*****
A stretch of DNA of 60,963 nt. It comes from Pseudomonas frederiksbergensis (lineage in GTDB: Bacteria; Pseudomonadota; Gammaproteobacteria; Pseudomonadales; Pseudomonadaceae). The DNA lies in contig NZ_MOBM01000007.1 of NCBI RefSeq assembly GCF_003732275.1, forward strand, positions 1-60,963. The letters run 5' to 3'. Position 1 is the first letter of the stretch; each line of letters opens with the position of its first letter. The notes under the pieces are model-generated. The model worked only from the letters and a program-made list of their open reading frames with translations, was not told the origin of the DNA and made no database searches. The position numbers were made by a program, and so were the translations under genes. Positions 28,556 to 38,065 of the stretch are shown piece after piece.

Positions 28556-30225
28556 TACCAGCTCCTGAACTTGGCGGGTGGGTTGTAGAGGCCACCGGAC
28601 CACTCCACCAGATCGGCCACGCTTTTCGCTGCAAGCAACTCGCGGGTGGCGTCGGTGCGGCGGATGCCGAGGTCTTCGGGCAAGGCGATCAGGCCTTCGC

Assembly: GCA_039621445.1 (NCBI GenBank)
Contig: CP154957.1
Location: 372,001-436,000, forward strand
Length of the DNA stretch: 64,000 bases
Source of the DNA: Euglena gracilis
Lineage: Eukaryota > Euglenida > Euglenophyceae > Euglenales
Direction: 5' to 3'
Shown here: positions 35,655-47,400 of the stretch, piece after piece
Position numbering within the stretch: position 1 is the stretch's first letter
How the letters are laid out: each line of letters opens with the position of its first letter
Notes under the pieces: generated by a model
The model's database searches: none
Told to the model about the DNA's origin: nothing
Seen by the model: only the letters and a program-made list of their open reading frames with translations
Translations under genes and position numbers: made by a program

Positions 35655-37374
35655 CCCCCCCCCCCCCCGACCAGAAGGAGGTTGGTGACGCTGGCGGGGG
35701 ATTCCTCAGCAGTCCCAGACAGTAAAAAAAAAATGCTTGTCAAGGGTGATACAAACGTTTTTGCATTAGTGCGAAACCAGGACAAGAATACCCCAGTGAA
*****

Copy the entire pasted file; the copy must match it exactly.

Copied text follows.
A stretch of DNA of 60,963 nt. It comes from Pseudomonas frederiksbergensis (lineage in GTDB: Bacteria; Pseudomonadota; Gammaproteobacteria; Pseudomonadales; Pseudomonadaceae). The DNA lies in contig NZ_MOBM01000007.1 of NCBI RefSeq assembly GCF_003732275.1, forward strand, positions 1-60,963. The letters run 5' to 3'. Position 1 is the first letter of the stretch; each line of letters opens with the position of its first letter. The notes under the pieces are model-generated. The model worked only from the letters and a program-made list of their open reading frames with translations, was not told the origin of the DNA and made no database searches. The position numbers were made by a program, and so were the translations under genes. Positions 28,556 to 38,065 of the stretch are shown piece after piece.

Positions 28556-30225
28556 TACCAGCTCCTGAACTTGGCGGGTGGGTTGTAGAGGCCACCGGAC
28601 CACTCCACCAGATCGGCCACGCTTTTCGCTGCAAGCAACTCGCGGGTGGCGTCGGTGCGGCGGATGCCGAGGTCTTCGGGCAAGGCGATCAGGCCTTCGC

Assembly: GCA_039621445.1 (NCBI GenBank)
Contig: CP154957.1
Location: 372,001-436,000, forward strand
Length of the DNA stretch: 64,000 bases
Source of the DNA: Euglena gracilis
Lineage: Eukaryota > Euglenida > Euglenophyceae > Euglenales
Direction: 5' to 3'
Shown here: positions 35,655-47,400 of the stretch, piece after piece
Position numbering within the stretch: position 1 is the stretch's first letter
How the letters are laid out: each line of letters opens with the position of its first letter
Notes under the pieces: generated by a model
The model's database searches: none
Told to the model about the DNA's origin: nothing
Seen by the model: only the letters and a program-made list of their open reading frames with translations
Translations under genes and position numbers: made by a program

Positions 35655-37374
35655 CCCCCCCCCCCCCCGACCAGAAGGAGGTTGGTGACGCTGGCGGGGG
35701 ATTCCTCAGCAGTCCCAGACAGTAAAAAAAAAATGCTTGTCAAGGGTGATACAAACGTTTTTGCATTAGTGCGAAACCAGGACAAGAATACCCCAGTGAA